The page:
Mercury is an element found in nature, but one that can have serious consequences for your health!
Like all heavy metals, it can be toxic and accumulate in your organs over time, interfering with healthy internal function and leading to a wide range of problems—from endocrine dysfunction to organ failure.
Below, we’re going to take you on a deep dive into mercury, looking at what it is, how you’re exposed to it, the danger that it poses, how to recognize and test for signs of mercury poisoning, and what you can do to purge it from your body.
By the end of this post, you’ll know all the important details about this heavy metal and will be armed with the knowledge necessary to take actionable, practical steps to live a life free of mercury exposure and toxicity!
Mercury is a naturally occurring chemical element that is found in deposits around the world. Typically, it takes the form of cinnabar (a toxic metal) and has to be processed to produce the liquid silver-colored metal we know as mercury.
Mercury’s element symbol: Hg
Mercury’s atomic number: 80
Mercury is unique in the fact that it’s the only metallic element that turns to liquid under standard conditions. While other metals turn liquid at “just above room temperature”, no heat is needed to turn mercury to liquid.
Mercury is used in a wide range of applications—from barometers to thermometers to float valves to switches to fluorescent lamps to relays to mechanical pressure gauges, even dental applications.
There are a lot of ways you can be exposed to mercury:
In the air you breathe. When mercury-containing soil decomposes, rocks erode, and volcanoes erupt, particles can become airborne and circulated through the atmosphere. Burning coal, gas, oil, and household trash can all add mercury into the air, as can mining ore deposits.
In your water. Airborne mercury particles may fall to the ground along with sleet, snow, rain, and hail, absorb into the ground, and enter groundwater sources. Sewage leaks can also cause mercury and other chemicals to seep into groundwater, which you then drink in the form of tap water.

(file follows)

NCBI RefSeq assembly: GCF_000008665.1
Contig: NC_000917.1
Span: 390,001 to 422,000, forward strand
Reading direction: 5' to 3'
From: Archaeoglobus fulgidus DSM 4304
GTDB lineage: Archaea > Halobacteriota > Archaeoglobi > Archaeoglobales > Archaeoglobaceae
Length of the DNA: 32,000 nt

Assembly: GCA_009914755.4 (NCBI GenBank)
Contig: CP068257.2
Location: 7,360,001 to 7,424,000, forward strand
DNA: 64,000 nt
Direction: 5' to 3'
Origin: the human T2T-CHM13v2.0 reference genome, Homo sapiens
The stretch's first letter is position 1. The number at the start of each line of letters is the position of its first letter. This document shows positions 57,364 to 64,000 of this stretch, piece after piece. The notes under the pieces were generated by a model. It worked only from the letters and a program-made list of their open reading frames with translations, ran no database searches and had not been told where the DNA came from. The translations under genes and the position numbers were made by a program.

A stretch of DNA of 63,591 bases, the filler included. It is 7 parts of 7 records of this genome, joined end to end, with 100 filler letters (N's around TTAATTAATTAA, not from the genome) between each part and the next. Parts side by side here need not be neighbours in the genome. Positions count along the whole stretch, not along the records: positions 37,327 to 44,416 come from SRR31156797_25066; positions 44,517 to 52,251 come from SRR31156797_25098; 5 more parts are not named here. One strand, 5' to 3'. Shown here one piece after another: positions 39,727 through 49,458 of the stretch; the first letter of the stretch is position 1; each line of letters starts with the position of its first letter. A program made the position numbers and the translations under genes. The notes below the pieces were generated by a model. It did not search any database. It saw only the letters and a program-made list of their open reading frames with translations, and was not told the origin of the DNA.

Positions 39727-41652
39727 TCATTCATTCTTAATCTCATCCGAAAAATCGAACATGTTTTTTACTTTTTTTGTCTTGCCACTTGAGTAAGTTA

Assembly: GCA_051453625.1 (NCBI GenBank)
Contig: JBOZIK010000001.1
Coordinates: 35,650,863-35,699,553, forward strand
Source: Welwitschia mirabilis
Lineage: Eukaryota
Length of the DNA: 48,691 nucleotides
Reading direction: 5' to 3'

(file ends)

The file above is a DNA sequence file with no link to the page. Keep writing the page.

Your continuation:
In your food. Typically, the most common form of mercury exposure is through the consumption of fish (and other seafood) that is contaminated with the heavy metal. Whale and dolphin meat (popular in Japan) can also be a common source of mercury.
Everyday exposure. You may be exposed through the mercury that leaks from a broken thermometer, mercury-containing hospital and dental equipment, broken fluorescent light bulbs, or explosives and/or batteries that contain mercury.
The effects of mercury exposure and toxicity will vary according to:
The amount of mercury
The form of mercury—whether elemental mercury in metallic form or methylmercury produced by biological organisms (like fish and shellfish)
The age of the person involved (it’s always more dangerous to children, toddlers, and unborn infants)
The health of the person involved
The duration and severity of the exposure
The form of exposure (via the air, food, water, skin contact, etc.)
In some (rare) cases, exposure to mercury will have little to no effect, according to the EPA . However, both methylmercury and elemental mercury are known to have harmful effects on the body, including:
Pins and needles sensation around the mouth and in the feet and hands (methylmercury)
Muscle weakness (methylmercury and elemental mercury)
Loss of peripheral vision (methylmercury)
Movement coordination decrease (methylmercury)
Impairment of hearing, speech, and/or walking (methylmercury)
Insomnia (elemental mercury)
Emotional changes, mood swings, irritability, and nervousness (elemental mercury)